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Canker Sores: Causes and Treatments

Aphthous ulcers, more commonly known as Canker Sores, can be uncomfortable and hard to deal with. The term Aphthous ulcers comes from the Greek word aphthae which means “to set on fire” or “inflame.” Those who suffer from these ulcers know that description is fitting.


What Causes Aphthous ulcers?

The short answer is: we don’t know. However over the years a few possible causes emerged.

Local oral factors

These factors include trauma to the area and salivary gland dysfunction.


Microbiological factors

Some bacteria and viruses have been implicated. In fact it is thought, that after there is a trauma in the mouth, the bacteria in the mouth are presented to the immune system. The immune system then responds creating the aphthous ulcer.


Nutritional and allergic factors

Some vitamin deficiencies and food allergies have been implicated.

Research shows that sodium lauryl sulfate, a product found, in some toothpastes can be the cause of the ulcers.


Systemic conditions

A list of systemic conditions can present and manifest as ulcers in the mouth including diseases such as Behcet’s disease, Crohn’s disease, Celiac Disease, cyclic neutropenia, HIV/AIDS, MAGIC syndrome, and more.


Genetic/immunological factors

Finally, are there people that have defective local T-cell (a kind of immune cell) regulation and other immunologic issues that put them at risk for developing these ulcers


In short, it’s complicated.


Managing and treating

A good dentist will do some investigative work to try to really understand what’s behind a bad case of recurring aphthous ulcers. A dentist might want to know the history of the disease—how often it occurs, where it occurs, and how long it takes to heal. The dentist might also like to know if the person experiencing the ulcers have a medical history for any diseases. The dentist would also like to know if there is an important nutritional history or dental history.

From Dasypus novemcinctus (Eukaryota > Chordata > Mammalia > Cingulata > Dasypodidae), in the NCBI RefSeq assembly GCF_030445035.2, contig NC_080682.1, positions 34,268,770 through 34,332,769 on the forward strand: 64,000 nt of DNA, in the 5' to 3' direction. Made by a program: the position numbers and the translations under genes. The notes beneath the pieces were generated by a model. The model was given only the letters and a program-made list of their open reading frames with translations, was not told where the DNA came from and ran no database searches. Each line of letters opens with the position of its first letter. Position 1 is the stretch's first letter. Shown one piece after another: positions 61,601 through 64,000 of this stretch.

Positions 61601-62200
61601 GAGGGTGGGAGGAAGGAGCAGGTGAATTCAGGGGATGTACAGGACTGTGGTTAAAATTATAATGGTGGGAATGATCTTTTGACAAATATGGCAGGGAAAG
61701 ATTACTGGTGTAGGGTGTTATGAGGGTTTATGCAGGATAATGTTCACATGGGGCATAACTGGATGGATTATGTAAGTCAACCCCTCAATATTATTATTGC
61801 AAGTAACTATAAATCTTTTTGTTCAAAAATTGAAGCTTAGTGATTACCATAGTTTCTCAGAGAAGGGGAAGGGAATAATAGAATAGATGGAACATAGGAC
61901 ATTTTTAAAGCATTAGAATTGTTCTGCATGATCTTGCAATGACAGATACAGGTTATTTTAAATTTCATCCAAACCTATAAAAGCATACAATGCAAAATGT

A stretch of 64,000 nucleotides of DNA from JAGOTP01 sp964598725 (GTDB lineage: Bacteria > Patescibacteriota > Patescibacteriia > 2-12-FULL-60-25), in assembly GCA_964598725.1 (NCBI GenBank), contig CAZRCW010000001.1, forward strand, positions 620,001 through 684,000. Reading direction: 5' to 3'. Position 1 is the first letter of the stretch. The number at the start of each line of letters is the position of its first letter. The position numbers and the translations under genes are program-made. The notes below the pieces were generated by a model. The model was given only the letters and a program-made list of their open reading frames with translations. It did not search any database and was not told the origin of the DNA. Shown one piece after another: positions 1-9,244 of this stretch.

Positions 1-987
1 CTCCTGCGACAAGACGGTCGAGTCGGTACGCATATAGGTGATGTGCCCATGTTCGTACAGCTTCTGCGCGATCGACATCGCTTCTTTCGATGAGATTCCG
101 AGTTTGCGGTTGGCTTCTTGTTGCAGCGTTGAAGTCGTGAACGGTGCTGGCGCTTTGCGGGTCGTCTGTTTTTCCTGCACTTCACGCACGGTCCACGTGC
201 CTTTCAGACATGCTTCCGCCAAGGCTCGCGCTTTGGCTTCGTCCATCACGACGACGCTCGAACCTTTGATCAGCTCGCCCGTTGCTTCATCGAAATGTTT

No Treatment: Most cases do not need any treatment and go away automatically. If the cases are slightly more severe, more steps can be taken.


Sodium Lauryl Sulfate-Free Toothpaste: If aphthous ulcers bother you often, it might be a good idea to get some toothpaste without sodium lauryl sulfate since these can cause ulcers, as we have already learned.


Remove any obvious causes: Sometimes a sharp tooth or filling may cause trauma to in the mouth. A dentist can smoothen that tooth or filling to help your mouth heal properly.


Topical Therapy: Some are over the counter while others have to prescribed.

  • Topical therapies such as topical anesthetic like benzocaine (orajel®) can help relieve pain.

  • There are also surface protective bioadhesives that go on top of the canker sore to protect it.

  • In addition, early on in the stage of the ulcer, anti-inflammatory gels such as corticosteroids (Kenalog orabase) can be helpful.

  • Finally, a chemical cautery agent such as debactoral® can be used for immediate relief. The debacterol cautery hurts a lot for a few seconds and then you will feel much better.

Go see a dentist if you have more questions!


Source: Ship JA et al. Quintessence International 2000;31(2):95-112.

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